Publishers Description In The Global God: Multicultural Evangelical Views of God, editors William and Aida Spencer challenge readers to develop a fuller understanding of the Triune God of the Bible by listening to the theological narratives of other cultures. The result is a "global Christian manifesto" giving voice to a number of diverse theologies and allowing readers an opportunity to reevaluate their own understanding of God.
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Studio: Baker Academic
Est. Packaging Dimensions: Length: 8.58" Width: 6.02" Height: 0.94" Weight: 0.97 lbs.
Release Date Apr 5, 2012
Publisher Baker Academic
Series BridgePoint Books
ISBN 0801021634 ISBN13 9780801021633
Availability 0 units.
More About A. Spencer & William David Spencer
AIda BesanCon Spencer, an ordained minister in the Presbyterian Church, USA, and assistant professor of New Testament at Gordon-Conwell Theological Seminary, is also the author of Paul's Literary Style.
Reviews - What do customers think about Global God, The: Multicultural Evangelical Views of God (BridgePoint Books)?
chris Mar 9, 2007
I think this book is written for academics and not for the general reader, who may want to gain a general understanding of how God may have revealed himself in other cultures. I found what I read quite informative, but have to confess I gave up, because the amount of detail was overwhelming. Having said that I'm sure it will be of benefit to some people. There was no investigation of India or Asia other than China and Korea. Also no investigation of indigenous cultures in Australia or New Zealand or the Pacific.
Global God Review Sep 2, 2003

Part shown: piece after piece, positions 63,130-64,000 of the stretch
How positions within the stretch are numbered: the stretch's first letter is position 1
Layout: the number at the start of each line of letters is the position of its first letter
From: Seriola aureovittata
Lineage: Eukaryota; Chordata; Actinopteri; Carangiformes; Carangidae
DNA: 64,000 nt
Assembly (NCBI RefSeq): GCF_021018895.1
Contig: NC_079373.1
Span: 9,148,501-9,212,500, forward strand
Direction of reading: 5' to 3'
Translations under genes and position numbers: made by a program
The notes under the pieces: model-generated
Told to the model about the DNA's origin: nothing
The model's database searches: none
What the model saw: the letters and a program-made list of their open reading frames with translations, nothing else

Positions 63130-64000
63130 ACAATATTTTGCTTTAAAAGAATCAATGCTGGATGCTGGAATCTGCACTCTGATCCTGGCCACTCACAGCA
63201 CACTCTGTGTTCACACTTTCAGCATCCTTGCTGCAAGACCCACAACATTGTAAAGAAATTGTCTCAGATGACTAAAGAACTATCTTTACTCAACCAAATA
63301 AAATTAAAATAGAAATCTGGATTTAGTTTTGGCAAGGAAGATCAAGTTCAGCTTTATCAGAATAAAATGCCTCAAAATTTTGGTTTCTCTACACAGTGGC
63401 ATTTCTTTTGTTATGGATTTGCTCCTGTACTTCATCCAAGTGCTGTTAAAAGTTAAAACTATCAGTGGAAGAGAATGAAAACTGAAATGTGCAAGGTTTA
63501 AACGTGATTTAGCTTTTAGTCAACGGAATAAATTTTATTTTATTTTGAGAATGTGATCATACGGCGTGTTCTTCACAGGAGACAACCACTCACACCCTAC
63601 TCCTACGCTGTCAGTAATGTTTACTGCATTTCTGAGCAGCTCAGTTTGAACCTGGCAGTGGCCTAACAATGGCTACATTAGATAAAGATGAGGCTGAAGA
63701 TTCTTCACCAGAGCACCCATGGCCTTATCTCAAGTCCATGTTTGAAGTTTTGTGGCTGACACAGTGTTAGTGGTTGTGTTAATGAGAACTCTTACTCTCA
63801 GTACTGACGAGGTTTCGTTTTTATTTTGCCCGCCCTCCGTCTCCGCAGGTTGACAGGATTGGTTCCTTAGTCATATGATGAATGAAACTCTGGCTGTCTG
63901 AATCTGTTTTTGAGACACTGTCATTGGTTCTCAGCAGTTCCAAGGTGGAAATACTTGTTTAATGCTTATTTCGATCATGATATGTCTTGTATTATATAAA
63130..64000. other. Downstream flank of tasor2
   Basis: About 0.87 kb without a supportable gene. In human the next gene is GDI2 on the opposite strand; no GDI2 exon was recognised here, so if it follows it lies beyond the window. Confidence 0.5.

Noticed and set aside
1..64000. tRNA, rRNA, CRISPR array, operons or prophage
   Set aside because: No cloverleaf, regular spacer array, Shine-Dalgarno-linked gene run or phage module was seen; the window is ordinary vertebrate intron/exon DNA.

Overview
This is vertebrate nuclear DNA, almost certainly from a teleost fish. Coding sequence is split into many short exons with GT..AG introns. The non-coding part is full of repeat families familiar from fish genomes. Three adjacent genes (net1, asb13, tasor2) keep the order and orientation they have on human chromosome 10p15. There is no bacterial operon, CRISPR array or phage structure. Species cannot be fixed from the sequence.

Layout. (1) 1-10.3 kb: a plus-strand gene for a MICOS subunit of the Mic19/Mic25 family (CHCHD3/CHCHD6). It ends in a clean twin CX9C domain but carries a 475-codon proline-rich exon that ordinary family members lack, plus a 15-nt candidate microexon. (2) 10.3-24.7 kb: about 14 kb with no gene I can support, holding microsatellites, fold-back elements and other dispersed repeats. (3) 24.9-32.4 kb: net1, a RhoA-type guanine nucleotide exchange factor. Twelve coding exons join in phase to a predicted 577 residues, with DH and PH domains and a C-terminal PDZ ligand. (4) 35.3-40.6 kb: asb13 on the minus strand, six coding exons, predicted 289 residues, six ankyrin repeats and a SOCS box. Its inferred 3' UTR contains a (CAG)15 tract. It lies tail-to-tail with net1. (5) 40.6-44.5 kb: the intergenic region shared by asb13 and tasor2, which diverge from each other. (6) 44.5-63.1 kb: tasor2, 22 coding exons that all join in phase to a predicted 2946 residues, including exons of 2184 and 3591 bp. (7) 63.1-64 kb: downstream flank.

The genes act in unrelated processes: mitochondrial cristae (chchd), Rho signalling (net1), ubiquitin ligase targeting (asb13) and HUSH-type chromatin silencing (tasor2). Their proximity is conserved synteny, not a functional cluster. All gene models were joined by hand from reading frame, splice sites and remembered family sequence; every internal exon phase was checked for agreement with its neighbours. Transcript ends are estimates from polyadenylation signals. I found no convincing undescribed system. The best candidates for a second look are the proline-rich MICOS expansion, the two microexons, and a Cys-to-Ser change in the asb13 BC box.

Drawing from a diverse group of distinguished experts in their fields of study, the Spencers offer a theme summarized in the well selected title, The Global God. God is presented as the One who has revealed Himself to all cultures, but is not limited to one culture's understanding of Him. Rather, by revealing Himself, He is calling people beyond their culture and toward the narrow road which leads to Christ. In the words of the Spencers, it is "Inclusive to all people...exclusive to one Supreme God." Each author presents an attribute of God from the perspective of his/her own culture, making positive and negative judgments based on the standard of an Evangelical approach to Scripture. The contributors selected originate from the cultures that they represent and in addition to their "real world" experiences hold relevant academic credentials. As approaches and styles vary, sources used in depicting cultures also varied. For example, William Spencer in his article draws from history, whereas Tae-Ju Moon appeals to many statistics in his approach. In their approach to the study of Scripture all of them use a similar method including concept studies and careful consideration is given to context. Introducing the theme, the Spencers explain that God has revealed Himself to all people through both natural and special revelation and yet he is calling them to a new way of life beyond their cultural values. Appropriately, the first article, by Aida Spencer, presents the Biblical view of God noting His attributes as they are revealed in Scripture. Following are ten articles. For the sake of space, four examples are offered here. William Spencer by observing history shows America's Darwinian view of power which is distinctly different from God's power; driven by love. Diememe Noelliste observes Caribbean religion and how the African religious beliefs have infiltrated the culture. The prevalent view of God is explored and compared with Scripture. Tokunboh Adeyemo writes about African religions who view God as One that once lived among them but now as a result of sin is far off. Grace May argues that Chinese-American Christians influenced by Confucianism overemphasize God's holiness without taking into account His mercy. Interestingly, all of the cultures represented have somehow developed a view of God that is in some ways representative of the God revealed in Scripture. In some cases this can be credited to natural revelation. With this summary in mind the question of Scriptural soundness arises. Such an issue depends heavily on one's view of Scripture. Suffice it to say that the Global God is self-proclaimed as Evangelical and Evangelical views are assumed as it is "Inclusive to all people...exclusive to One Supreme God." Moving forward, the concept of a Global God is Biblical and few Christians would deny such a notion. This Biblical concept which underlies the entire project is summarized in John 12.32: "And I, when I am lifted up from the earth, will draw all people to myself." After reading and reflecting upon the contents The Global God and the current global culture, it is my belief that it is an important work for many reasons. Offered below are three: 1. One cannot deny the vast differences between many cultures. Indeed, if Christ is the Savior of the world, His message must be one that relates to all people. The Global God shatters the idea that the God of the Bible is strictly Western, but demonstrates that He has revealed Himself globally. 2. If we view God as One who is conformed to our culture we live in ignorance. By viewing other perspectives with respect and in light of Scripture we come to a deeper understanding of Him. 3. Through media and communication technologies, in America as well as in many other nations, we have become increasingly aware of the diversity of our world, and thus, numerous other religions. Such a phenomenon can result in doubting the reality of Christian faith, degrading it to a religion that only relates to the Western world and certainly not a global reality. The Global God depicts the God that is revealed in Scripture as One Who has revealed Himself to vastly different cultures. Nothing in the text struck me as something with which I would strongly disagree. My one concern is that it fails to be truly global by not including a Middle Eastern perspective. This is a small geographical area that in recent current events has elevated to a place of high visibility. This is the one significant area where I still had questions after completing the text. If afforded the opportunity to speak with the Spencers, I would ask where I could find a good source to learn about the makings, history and current state of the prevalent Middle-Eastern perspective on God. To myself and to many others this would be an important issue to research as we may see a mission field open in Iraq and especially to the un-reached Kurdish people group. I would recommend this book to anyone interested in the subject of natural revelation or anyone who has questions about whether God truly reveals Himself to all cultures. The Global God would be a great starting point for a person with such questions. Also, I would recommend this book to Urban-American pastors who find people from other nations getting involved in their churches and living in their communities. It would certainly be helpful in seeking to understand the perspective of the diverse cultures represented in many urban communities and churches.